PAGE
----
Live longer and prevent disease by adding mushrooms to your diet
08/23/2019 // Edsel Cook // Views

If healthy food is medicine, then mushrooms are highly medicinal. These edible fungi contain numerous nutrients and produce natural compounds that help protect against diseases. They can even increase the longevity of people who eat them regularly.

Researcher Paul Stamets explains that fungi can convert rotting organic materials into humus soils that help plants flourish. He calls them one of nature's most vital disassemblers of organic molecules.

By turning decaying matter into usable nutrients, fungi provide nourishment to both plants and animals, including humans. They also biosynthesize some of the most potent substances on Earth for human use.

Penicillin and other antibiotics come from fungi like Penicillium. Other fungi also show considerable potential as medicinal treatments for diseases and other health conditions.

Some mushrooms produce mind-altering effects on humans who ingest them. Ancient cultures and peoples valued these psychotropic fungi, while modern-day researchers believe that these "magic mushrooms" may be the key to human evolution. (Related: Nutrient powerhouse: 5 Health benefits you can gain from medicinal mushrooms.)

Improve your health and live longer by eating more mushrooms

Fungi conduct most of their activities in the soil, away from the prying eyes of humans. Stamets wrote that the underground network of mycelia acts as the soil's nervous system.

Furthermore, he theorized that fungi possess a form of sentience. Mushrooms and other types of fungus display a natural awareness of the requirements of their host. They respond to environmental stimuli by producing enzymes and chemical reactions.


Building on this theory, Stamets proposed that mushrooms have a co-creative consciousness. He also believes in the possibility of interacting with this consciousness.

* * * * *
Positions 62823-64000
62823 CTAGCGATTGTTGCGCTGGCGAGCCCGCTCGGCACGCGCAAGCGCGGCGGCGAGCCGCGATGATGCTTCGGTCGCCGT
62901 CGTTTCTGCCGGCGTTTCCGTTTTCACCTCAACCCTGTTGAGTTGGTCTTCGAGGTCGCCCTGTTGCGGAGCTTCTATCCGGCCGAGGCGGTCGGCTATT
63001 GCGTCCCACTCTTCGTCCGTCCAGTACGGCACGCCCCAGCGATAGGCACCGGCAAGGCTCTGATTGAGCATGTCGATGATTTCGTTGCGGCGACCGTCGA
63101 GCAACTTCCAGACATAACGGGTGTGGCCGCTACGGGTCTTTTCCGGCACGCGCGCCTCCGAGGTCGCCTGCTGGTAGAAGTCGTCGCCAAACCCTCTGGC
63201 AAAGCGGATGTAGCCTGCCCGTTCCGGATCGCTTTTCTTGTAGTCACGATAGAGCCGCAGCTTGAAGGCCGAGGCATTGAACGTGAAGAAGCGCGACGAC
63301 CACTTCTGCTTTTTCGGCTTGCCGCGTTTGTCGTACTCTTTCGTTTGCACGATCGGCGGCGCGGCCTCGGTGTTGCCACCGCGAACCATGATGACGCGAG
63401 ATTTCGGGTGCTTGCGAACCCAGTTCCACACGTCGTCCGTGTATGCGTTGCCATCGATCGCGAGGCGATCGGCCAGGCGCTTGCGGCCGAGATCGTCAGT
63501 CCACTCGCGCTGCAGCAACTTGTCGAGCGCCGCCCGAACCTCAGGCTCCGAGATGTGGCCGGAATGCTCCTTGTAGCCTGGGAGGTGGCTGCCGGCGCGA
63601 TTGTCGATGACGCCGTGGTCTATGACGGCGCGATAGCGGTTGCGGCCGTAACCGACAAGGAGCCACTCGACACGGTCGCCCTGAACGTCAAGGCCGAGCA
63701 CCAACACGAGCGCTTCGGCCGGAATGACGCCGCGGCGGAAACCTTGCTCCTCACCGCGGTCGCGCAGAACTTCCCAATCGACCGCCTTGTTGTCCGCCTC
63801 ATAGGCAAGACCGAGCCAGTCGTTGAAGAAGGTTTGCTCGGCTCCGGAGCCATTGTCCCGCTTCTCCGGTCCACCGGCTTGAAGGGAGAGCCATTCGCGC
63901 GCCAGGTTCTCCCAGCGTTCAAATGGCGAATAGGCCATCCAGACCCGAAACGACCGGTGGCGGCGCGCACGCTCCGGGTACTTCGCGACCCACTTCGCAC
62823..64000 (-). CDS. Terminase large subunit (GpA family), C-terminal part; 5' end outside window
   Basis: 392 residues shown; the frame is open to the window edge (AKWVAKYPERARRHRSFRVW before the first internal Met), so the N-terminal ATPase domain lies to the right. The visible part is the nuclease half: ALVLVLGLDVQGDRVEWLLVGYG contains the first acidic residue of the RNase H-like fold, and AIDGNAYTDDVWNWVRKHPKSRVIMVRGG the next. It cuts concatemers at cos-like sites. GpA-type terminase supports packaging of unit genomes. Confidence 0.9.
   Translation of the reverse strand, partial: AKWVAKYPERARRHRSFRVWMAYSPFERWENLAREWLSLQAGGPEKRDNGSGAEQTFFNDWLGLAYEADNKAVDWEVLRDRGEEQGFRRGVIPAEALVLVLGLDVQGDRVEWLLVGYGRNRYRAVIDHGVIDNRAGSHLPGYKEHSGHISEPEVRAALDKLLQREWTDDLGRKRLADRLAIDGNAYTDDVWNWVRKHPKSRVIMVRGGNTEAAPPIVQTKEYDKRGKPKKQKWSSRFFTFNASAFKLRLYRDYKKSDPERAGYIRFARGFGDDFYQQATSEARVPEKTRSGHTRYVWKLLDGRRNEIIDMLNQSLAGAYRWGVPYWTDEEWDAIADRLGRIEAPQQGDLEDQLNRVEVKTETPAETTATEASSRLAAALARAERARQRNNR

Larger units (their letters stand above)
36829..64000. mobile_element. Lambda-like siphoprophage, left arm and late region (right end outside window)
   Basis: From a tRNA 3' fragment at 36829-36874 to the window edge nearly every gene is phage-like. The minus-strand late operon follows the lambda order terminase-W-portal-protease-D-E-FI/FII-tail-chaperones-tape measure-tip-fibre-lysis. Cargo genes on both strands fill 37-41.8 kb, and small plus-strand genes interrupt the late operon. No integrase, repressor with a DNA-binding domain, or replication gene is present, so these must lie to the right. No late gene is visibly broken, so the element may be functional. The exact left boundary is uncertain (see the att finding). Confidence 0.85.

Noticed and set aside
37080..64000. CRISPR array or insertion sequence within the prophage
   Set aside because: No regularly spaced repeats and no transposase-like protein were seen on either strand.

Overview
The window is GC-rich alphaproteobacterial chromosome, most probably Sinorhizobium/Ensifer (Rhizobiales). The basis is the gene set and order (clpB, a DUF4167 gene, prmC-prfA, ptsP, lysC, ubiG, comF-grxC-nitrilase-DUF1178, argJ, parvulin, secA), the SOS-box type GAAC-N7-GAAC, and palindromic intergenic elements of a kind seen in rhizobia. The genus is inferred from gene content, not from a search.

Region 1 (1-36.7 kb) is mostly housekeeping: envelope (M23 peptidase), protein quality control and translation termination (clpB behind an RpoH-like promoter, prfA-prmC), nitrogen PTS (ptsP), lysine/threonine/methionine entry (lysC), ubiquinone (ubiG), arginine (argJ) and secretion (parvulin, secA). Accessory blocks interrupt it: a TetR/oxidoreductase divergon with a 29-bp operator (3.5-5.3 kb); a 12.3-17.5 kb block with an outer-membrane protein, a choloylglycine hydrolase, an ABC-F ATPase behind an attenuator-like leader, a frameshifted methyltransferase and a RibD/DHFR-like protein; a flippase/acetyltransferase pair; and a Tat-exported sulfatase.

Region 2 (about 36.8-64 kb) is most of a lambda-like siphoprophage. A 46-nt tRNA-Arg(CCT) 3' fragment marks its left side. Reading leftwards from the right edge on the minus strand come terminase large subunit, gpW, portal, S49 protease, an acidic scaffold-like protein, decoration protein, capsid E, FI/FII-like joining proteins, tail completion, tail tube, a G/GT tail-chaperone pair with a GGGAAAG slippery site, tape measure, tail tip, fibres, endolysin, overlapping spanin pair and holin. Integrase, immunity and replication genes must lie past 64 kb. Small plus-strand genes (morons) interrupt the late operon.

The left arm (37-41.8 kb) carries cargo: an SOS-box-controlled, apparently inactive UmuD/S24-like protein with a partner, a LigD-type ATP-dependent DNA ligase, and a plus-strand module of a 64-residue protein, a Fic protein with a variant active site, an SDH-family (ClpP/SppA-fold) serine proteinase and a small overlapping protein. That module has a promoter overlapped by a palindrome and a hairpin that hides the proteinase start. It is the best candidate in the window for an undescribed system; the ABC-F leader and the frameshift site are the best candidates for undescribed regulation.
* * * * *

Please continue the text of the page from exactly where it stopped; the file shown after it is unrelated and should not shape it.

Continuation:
“Because these externalized neurological nets sense any impression upon them, from footsteps to falling tree branches, they could relay enormous amounts of data regarding the movements of all organisms through the landscape,” Stamets wrote.

As part of his research, Stamets looked at the human digestive system. The gut enables interaction between fungi and their human hosts.

Mushrooms are prebiotic foods. They enhance digestion and overall health by boosting the population of beneficial bacteria that live in the gut.

A 2017 study by researchers from The Pennsylvania State University (Penn State) showed that some nutritionally dense mushrooms have high amounts of ergothioneine, glutathione, and other antioxidants. An antioxidant-rich diet can protect cells against oxidative stress and slow down the aging process.

Mushrooms not only increase longevity, they also supply valuable nutrients. For instance, their vitamin D content ensures that the immune system can function properly.

These mushrooms have the highest antioxidants and nutrient levels

Any edible mushroom brings a lot of antioxidants and nutrients to the dining table. In their study, Penn State researchers identified seven edible mushroom species with the highest antioxidant activity and the greatest concentration of nutrients.

Porcini mushrooms appear in specialty markets for most of the year. They flourish in the undergrowth of chestnut, hemlock, pine, and spruce trees.

In contrast, golden oyster mushrooms are usually cultivated. A simple straw mat with compost is enough to induce the growth of this nutritious fungi.

Pioppino mushrooms have a mild flavor akin to pepper. They are found on rotting logs or at the base of hardwood trees.

One of the most familiar types, oyster mushrooms are easy to cultivate. Their sweet scent is similar to anise's.

Lion's mane mushrooms spur the production of nerve growth factor, a protein that helps neurons in the central and peripheral nervous systems regenerate. A staple in traditional Chinese medicine, they enhance memory and mood.

Maitake mushrooms often feature in animal studies. They reduce cholesterol and blood glucose levels in rats.

Asian cultures consider shiitake mushrooms to be a symbol of longevity. They are also considered medicinal.

Sources include:

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